LONDON (AP) – Robert Edwards, a Nobel laureate from Britain whose pioneering in vitro fertilization research led to the first test tube baby and has since brought millions of people into the world, died Wednesday at age 87.
The University of Cambridge, where he was a professor, said Edwards passed away peacefully in his sleep at his home just outside Cambridge.
Together with Dr. Patrick Steptoe, Edwards developed in vitro fertilization, which resulted in the birth in 1978 of the world’s first test tube baby, Louise Brown. At the time, the two were accused of playing God and interfering with nature.
Since then, the European Society for Human Reproduction and Embryology estimates that about 5 million babies have been born using the technique, which creates embryos in the laboratory before transferring them into a woman.
Edwards’ “success in IVF was one of the 20th century’s great medical feats, pursued at long odds and despite great opprobrium,” International Federation of Fertility Societies President Joe Leigh Simpson said.
“He laid the groundwork for infertile couples worldwide to have children, with 1-4 per cent of all babies in Europe, North America and Australia now born by assisted reproductive technologies started by Professor Edwards. He will be greatly missed.”
Experts say about 350,000 babies are born by IVF every year, mostly to people with infertility problems, single people and gay and lesbian couples.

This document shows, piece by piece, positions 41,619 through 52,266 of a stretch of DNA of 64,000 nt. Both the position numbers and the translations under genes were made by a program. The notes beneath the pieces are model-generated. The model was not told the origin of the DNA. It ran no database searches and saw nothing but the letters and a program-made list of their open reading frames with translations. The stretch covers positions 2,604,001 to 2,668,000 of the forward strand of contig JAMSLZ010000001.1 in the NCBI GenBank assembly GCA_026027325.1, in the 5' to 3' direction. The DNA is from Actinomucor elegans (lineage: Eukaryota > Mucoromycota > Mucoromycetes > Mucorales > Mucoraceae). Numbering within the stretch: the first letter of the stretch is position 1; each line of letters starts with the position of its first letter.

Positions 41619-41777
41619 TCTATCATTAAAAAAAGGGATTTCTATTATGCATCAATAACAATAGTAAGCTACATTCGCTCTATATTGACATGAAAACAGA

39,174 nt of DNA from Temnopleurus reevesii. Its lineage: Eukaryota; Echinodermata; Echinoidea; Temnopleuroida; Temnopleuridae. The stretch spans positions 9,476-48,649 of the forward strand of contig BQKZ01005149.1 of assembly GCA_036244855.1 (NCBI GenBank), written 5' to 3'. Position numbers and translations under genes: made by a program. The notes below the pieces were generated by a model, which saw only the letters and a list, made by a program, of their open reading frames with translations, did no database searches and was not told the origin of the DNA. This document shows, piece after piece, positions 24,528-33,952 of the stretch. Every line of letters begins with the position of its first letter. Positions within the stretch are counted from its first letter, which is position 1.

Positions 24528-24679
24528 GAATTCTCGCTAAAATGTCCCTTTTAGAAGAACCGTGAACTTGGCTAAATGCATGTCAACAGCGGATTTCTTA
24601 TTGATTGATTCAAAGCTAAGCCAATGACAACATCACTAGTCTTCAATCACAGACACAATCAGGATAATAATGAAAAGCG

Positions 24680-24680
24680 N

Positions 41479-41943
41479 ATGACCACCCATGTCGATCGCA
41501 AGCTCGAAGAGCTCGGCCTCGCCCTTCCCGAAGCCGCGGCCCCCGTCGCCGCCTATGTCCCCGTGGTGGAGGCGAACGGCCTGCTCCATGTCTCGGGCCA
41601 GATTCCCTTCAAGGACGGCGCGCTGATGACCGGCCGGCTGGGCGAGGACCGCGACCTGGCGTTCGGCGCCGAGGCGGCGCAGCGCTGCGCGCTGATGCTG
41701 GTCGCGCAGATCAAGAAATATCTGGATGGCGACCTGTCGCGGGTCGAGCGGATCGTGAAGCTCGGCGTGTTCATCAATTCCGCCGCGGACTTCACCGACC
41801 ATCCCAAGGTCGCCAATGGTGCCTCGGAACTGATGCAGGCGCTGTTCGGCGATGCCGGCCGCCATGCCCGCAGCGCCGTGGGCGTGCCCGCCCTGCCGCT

“(Edwards) was an extraordinary scientist,” said Dr. Peter Braude, emeritus professor of obstetrics and gynecology at King’s College London, who was at Cambridge when Edwards and Steptoe were developing IVF.
“There was such hysteria around the kind of work he was doing,” Braude said, noting that Edwards stopped his research for two years after he published details on how he had created embryos in the laboratory. “He wanted to work out what the right thing to do was, whether he should continue or whether he was out on a limb.”
Braude said Edwards collected donor eggs from women in Oldham, where Steptoe worked. Edwards then put the eggs into test tubes which he strapped to his legs to keep them warm before catching the train to Cambridge, where he would attempt to fertilize them in the laboratory.
After Brown was born, Braude recalled a celebration at Cambridge, where scientists toasted Edwards and Steptoe’s achievement by drinking champagne out of plastic cups.
Braude said public opinion has evolved considerably since then.
“I think people now understand that (Edwards) only had the best motivation,” he said. “There are few biologists that have done something so practical and made a huge difference for the entire world.”
In 2010, Edwards was awarded the Nobel prize in medicine or physiology for the development of IVF. Steptoe had already passed away; the Nobel prizes are not awarded posthumously. The Roman Catholic Church denounced the award, arguing that human life should only begin through intercourse and not artificially. The Vatican said Edwards “bore a moral responsibility for all subsequent developments in assisted reproduction technology and for all abuses made possible by IVF.”
In 2011, Edwards was knighted by Queen Elizabeth II “for services to human reproductive biology.”
Other scientists called Edwards a visionary who forever changed the lives of people helped by IVF and the medical community.
“(Edwards’) inspirational work in the early 60s led to a breakthrough that has enhanced the lives of millions of people worldwide,” Mike Macnamee, chief executive of the IVF clinic that Edwards and Steptoe co-founded, said in a statement. “It was a privilege to work with him and his passing is a great loss to us all.”